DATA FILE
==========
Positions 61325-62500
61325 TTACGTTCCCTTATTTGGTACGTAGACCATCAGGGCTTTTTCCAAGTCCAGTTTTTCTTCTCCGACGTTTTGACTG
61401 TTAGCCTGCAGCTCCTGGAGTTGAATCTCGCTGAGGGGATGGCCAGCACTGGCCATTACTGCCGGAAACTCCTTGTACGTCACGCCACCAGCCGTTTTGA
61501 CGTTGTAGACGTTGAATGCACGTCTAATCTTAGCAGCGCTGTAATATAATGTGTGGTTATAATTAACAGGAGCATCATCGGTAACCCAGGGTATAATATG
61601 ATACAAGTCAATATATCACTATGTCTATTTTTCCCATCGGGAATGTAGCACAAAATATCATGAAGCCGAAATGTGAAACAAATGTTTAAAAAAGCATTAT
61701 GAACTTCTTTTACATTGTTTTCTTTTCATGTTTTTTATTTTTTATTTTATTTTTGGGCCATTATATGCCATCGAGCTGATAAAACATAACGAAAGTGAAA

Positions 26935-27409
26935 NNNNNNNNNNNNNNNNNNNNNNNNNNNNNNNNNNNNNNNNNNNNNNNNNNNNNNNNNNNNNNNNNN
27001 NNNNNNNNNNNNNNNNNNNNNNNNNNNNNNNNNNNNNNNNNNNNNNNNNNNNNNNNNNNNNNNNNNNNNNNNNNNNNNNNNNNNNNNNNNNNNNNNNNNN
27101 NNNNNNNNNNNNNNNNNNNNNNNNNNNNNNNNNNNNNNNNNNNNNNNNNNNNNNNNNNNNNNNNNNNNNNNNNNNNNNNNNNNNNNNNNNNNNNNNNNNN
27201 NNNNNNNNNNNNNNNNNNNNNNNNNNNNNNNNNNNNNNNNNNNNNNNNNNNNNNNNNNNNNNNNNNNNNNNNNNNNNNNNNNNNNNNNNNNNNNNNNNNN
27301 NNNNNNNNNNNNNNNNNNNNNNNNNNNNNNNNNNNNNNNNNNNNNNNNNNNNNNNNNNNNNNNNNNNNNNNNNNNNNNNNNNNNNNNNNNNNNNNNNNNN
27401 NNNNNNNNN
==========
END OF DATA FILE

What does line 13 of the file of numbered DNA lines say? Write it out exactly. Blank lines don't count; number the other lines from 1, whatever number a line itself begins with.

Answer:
27401 NNNNNNNNN